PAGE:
How to Make the Preterite Fun
Drill and Kill - BORING!
When you think of preterite practice, do you think of boring conjugations, drills, and writing practices? How do you make the Preterite fun? There are many activities that lead students to proficiency while captivating their interest and keeping them actively engaged.
Here are a few:
Jeopardy, Kahoot, stations, competitions, and most importantly, TPR Stories make the preterite not only fun but easy to assimilate because of the repetition in context. Instead of conjugation drills, tell stories that keep the students engaged and wondering what will happen next.
The Irregular Preterite TPR Story PowerPoint is one of my most popular with teachers and students. The irregular preterite is repeated throughout the story and it is ridiculous enough to captivate the interest of the students.
Also, play games that force students to write complete sentences about what happened in the past. If you assign games that students are already excited about, they will be super-engaged. Since students love breakout rooms, digital escape rooms are guaranteed winners. Once students have learned all of the preterite, including the -ir stem-changing verbs, they will have a blast trying to escape from the locked car in this Spanish Digital Escape Room for the Preterite Tense.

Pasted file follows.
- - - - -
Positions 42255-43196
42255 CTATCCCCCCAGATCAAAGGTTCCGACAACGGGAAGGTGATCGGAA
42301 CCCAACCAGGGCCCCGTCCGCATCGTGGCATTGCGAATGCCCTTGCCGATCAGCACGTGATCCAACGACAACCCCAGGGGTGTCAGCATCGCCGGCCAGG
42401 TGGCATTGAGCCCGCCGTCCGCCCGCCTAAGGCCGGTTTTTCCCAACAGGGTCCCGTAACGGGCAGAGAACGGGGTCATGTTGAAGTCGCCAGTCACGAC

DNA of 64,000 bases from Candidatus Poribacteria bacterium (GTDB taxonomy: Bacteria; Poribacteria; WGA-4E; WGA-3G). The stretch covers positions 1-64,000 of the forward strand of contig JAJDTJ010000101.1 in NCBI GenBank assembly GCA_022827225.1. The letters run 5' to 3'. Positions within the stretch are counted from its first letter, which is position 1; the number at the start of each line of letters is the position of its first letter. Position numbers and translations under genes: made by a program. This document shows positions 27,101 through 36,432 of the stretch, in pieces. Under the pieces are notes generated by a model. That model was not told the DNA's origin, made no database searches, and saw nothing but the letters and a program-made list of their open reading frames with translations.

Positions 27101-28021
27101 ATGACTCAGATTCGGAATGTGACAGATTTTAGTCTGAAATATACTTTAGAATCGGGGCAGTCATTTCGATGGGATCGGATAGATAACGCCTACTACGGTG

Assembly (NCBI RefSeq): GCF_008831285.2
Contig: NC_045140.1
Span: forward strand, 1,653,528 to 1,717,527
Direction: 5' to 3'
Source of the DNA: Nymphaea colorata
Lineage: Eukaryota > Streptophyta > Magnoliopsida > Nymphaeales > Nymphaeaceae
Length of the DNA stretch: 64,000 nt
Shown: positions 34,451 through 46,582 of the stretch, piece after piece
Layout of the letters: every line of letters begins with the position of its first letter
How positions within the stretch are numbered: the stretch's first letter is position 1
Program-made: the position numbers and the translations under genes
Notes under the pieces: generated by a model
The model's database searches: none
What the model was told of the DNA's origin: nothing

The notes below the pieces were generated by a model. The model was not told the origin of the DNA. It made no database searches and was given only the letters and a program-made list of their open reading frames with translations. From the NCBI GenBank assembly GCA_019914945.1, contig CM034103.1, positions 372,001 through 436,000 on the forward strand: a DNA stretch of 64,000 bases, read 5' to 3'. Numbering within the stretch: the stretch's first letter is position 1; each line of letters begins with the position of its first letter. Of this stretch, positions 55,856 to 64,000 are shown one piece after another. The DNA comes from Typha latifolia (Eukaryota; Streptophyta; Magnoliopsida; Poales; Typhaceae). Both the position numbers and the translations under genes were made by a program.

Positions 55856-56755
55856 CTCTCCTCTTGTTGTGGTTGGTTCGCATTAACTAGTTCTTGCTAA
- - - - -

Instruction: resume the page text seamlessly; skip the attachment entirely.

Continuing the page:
Digital Escape Rooms are also great for distance learning. If you’d like to know more about Escape Rooms, click on the following link: 5 Reasons to Use Popular Digital Escape Rooms
Do you need PowerPoints for teaching the preterite? Here are two of my most popular Preterite PowerPoints:
Spanish Preterite Power Points and Curriculum give you everything you need to teach the preterite and enable your students to speak proficiently about what happened in the past.
Don’t have time to write lesson plans? These Spanish Preterite Lesson Plans and Curriculum do everything for you so all you have to do is teach, correct, and go home. They include tons of stories, games, and engaging activities.
Don’t drill and kill the preterite. Tell stories, play games. Make the preterite fun and soon your students will be talking fluidly about what they did and what happened in the past.